A Call for Theory to Guide Equity-Focused Federal Child Nutrition Program Policy Responses and Recovery Efforts in Times of Public Health Crisis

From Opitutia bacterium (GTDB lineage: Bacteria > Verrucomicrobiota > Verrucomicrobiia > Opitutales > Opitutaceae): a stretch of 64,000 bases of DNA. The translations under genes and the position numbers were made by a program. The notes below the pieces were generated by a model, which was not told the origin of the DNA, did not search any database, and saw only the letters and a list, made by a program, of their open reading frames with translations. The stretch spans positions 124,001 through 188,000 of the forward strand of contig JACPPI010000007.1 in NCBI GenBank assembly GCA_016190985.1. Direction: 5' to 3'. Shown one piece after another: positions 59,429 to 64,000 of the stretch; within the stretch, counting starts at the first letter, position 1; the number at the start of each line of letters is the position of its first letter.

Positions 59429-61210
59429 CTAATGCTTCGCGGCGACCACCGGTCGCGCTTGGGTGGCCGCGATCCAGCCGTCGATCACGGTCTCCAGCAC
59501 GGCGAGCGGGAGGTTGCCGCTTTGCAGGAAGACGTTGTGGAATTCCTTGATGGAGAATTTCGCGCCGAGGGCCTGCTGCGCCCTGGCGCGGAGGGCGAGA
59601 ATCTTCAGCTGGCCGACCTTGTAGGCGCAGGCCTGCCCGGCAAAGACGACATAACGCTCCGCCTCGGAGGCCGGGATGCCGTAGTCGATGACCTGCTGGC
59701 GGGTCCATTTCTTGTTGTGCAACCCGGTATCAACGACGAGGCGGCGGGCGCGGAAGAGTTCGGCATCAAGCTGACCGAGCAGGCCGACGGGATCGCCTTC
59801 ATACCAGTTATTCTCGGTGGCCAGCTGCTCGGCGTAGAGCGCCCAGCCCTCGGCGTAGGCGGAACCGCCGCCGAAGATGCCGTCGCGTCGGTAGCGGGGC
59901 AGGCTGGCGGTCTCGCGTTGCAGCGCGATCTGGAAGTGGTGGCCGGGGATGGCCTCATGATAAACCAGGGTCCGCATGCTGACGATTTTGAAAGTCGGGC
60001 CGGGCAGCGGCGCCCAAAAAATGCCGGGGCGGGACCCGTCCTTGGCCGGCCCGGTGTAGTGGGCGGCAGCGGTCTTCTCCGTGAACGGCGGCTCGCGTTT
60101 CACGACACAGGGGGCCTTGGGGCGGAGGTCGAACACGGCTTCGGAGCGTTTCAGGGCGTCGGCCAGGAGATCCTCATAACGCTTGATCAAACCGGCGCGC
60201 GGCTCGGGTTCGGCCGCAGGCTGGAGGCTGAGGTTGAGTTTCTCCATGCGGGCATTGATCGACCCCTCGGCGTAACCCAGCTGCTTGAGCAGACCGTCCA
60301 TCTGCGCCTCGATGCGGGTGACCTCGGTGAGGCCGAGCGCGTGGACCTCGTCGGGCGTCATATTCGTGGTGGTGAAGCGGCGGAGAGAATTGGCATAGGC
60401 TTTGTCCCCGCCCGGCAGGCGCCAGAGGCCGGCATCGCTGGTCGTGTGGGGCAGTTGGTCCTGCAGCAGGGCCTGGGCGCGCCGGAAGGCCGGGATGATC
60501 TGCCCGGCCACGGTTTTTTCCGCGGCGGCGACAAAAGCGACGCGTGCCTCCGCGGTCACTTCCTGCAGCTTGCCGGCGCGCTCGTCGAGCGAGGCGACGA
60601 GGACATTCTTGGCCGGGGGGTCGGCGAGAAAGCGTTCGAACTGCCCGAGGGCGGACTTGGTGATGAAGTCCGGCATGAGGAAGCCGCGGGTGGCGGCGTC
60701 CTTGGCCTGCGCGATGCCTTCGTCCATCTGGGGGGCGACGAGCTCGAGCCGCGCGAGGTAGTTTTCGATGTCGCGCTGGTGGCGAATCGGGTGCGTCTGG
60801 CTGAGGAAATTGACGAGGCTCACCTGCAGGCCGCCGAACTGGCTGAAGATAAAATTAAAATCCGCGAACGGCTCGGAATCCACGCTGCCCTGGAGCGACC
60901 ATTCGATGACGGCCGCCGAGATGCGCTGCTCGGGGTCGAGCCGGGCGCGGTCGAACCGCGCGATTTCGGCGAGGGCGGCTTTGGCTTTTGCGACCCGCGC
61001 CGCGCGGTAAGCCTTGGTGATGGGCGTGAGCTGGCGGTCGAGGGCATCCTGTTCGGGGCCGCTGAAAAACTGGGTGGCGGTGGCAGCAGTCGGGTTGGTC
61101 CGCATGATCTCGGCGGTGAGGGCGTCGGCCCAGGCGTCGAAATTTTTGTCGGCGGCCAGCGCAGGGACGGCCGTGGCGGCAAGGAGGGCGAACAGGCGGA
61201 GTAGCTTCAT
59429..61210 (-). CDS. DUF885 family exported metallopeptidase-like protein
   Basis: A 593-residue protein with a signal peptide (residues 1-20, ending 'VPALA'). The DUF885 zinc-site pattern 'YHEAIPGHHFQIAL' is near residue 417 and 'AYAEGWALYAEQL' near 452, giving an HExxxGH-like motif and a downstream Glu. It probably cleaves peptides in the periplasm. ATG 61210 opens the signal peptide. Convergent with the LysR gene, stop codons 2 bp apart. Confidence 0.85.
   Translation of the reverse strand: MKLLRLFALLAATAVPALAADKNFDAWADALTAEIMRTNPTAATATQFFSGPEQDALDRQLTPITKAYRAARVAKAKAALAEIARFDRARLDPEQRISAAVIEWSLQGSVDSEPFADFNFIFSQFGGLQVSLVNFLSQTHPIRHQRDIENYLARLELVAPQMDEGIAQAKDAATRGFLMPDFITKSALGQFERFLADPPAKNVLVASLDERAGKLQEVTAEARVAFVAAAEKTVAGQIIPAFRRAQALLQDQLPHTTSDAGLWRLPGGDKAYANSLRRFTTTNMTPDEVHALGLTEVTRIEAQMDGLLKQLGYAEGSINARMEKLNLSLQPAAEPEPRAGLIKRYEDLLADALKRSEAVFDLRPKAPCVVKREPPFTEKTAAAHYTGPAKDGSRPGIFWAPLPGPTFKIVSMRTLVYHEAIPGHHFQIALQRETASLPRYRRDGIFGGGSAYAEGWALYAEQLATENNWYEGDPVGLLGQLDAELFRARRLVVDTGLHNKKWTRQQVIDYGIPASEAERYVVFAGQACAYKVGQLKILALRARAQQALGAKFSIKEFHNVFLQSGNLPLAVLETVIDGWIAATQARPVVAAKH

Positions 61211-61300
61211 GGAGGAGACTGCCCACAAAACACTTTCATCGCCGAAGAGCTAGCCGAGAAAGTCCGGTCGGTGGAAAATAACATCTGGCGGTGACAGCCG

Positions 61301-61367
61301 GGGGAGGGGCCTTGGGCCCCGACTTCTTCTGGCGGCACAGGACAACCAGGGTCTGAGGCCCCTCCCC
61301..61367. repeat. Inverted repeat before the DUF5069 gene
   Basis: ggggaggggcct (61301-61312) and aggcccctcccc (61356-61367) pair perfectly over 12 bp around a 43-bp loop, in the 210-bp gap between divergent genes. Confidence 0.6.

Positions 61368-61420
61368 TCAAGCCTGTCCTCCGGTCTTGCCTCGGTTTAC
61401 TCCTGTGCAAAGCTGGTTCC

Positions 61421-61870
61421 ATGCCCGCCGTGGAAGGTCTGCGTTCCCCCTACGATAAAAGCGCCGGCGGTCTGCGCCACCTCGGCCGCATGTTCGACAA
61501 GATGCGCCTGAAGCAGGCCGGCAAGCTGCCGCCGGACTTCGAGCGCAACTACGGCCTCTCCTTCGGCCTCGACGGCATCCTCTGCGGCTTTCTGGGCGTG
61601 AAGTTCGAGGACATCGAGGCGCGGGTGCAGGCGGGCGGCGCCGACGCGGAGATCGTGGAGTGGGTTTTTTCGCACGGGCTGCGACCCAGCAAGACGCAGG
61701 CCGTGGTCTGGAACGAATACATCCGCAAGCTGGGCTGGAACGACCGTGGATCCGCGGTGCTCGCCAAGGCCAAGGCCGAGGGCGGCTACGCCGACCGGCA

The COVID-19 pandemic and its related mitigation efforts have had a dramatic impact on food and nutrition security in the United States. During this period, families with children were particularly vulnerable, demonstrating incredible nutritional need. Prior to the pandemic, rates of food insecurity among households with children had been generally declining. Specifically, the prevalence of food insecurity among households with children under the age of 18 was 13.6% in 2019 compared to 20.6% in 2011. However, resulting from COVID-19, these rates rose to 14.8% in 2020. Another measure of food hardship collected during the pandemic has been food insufficiency (i.e., sometimes or often not having enough to eat) which increased among households with children from 9.8% in April 2020 to 13.7% in December 2020. Food insecurity and insufficiency rates are further pronounced in Black, Indigenous, and People of Color (BIPOC) households. For example, in contrast to households overall, food insecurity in Black and Hispanic/Latinx headed households increased in 2020 during the pandemic, resulting in Hispanic children being more than twice as likely, and Black children almost three times more likely, to live in a food-insecure household than white children. Consequently, not only is there a need for our national food and nutrition assistance system to improve food insecurity and food insufficiency in families with children generally, but also to address racial/ethnic, socioeconomic, and other disparities.